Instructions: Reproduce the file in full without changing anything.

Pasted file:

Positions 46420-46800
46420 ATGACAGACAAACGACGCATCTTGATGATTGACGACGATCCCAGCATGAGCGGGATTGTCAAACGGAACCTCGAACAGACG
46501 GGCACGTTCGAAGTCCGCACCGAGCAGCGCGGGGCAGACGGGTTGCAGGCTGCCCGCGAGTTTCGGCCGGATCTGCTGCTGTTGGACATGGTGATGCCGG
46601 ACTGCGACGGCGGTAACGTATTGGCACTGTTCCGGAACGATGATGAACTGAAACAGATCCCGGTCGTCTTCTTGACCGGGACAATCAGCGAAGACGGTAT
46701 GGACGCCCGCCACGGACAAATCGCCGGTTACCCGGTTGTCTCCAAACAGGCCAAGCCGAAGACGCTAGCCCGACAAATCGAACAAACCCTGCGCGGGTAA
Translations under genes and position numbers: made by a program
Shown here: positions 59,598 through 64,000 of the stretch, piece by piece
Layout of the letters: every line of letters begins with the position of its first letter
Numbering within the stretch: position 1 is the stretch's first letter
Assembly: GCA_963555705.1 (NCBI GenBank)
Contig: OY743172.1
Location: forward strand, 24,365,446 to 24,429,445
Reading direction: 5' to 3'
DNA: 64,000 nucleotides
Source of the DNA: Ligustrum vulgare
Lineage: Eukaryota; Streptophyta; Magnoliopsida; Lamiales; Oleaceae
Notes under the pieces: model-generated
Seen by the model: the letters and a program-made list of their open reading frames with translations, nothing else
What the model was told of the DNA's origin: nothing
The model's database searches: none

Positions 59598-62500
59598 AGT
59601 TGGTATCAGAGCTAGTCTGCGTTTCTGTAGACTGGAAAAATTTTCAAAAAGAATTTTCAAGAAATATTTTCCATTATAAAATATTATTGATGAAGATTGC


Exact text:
Positions 46420-46800
46420 ATGACAGACAAACGACGCATCTTGATGATTGACGACGATCCCAGCATGAGCGGGATTGTCAAACGGAACCTCGAACAGACG
46501 GGCACGTTCGAAGTCCGCACCGAGCAGCGCGGGGCAGACGGGTTGCAGGCTGCCCGCGAGTTTCGGCCGGATCTGCTGCTGTTGGACATGGTGATGCCGG
46601 ACTGCGACGGCGGTAACGTATTGGCACTGTTCCGGAACGATGATGAACTGAAACAGATCCCGGTCGTCTTCTTGACCGGGACAATCAGCGAAGACGGTAT
46701 GGACGCCCGCCACGGACAAATCGCCGGTTACCCGGTTGTCTCCAAACAGGCCAAGCCGAAGACGCTAGCCCGACAAATCGAACAAACCCTGCGCGGGTAA
Translations under genes and position numbers: made by a program
Shown here: positions 59,598 through 64,000 of the stretch, piece by piece
Layout of the letters: every line of letters begins with the position of its first letter
Numbering within the stretch: position 1 is the stretch's first letter
Assembly: GCA_963555705.1 (NCBI GenBank)
Contig: OY743172.1
Location: forward strand, 24,365,446 to 24,429,445
Reading direction: 5' to 3'
DNA: 64,000 nucleotides
Source of the DNA: Ligustrum vulgare
Lineage: Eukaryota; Streptophyta; Magnoliopsida; Lamiales; Oleaceae
Notes under the pieces: model-generated
Seen by the model: the letters and a program-made list of their open reading frames with translations, nothing else
What the model was told of the DNA's origin: nothing
The model's database searches: none

Positions 59598-62500
59598 AGT
59601 TGGTATCAGAGCTAGTCTGCGTTTCTGTAGACTGGAAAAATTTTCAAAAAGAATTTTCAAGAAATATTTTCCATTATAAAATATTATTGATGAAGATTGC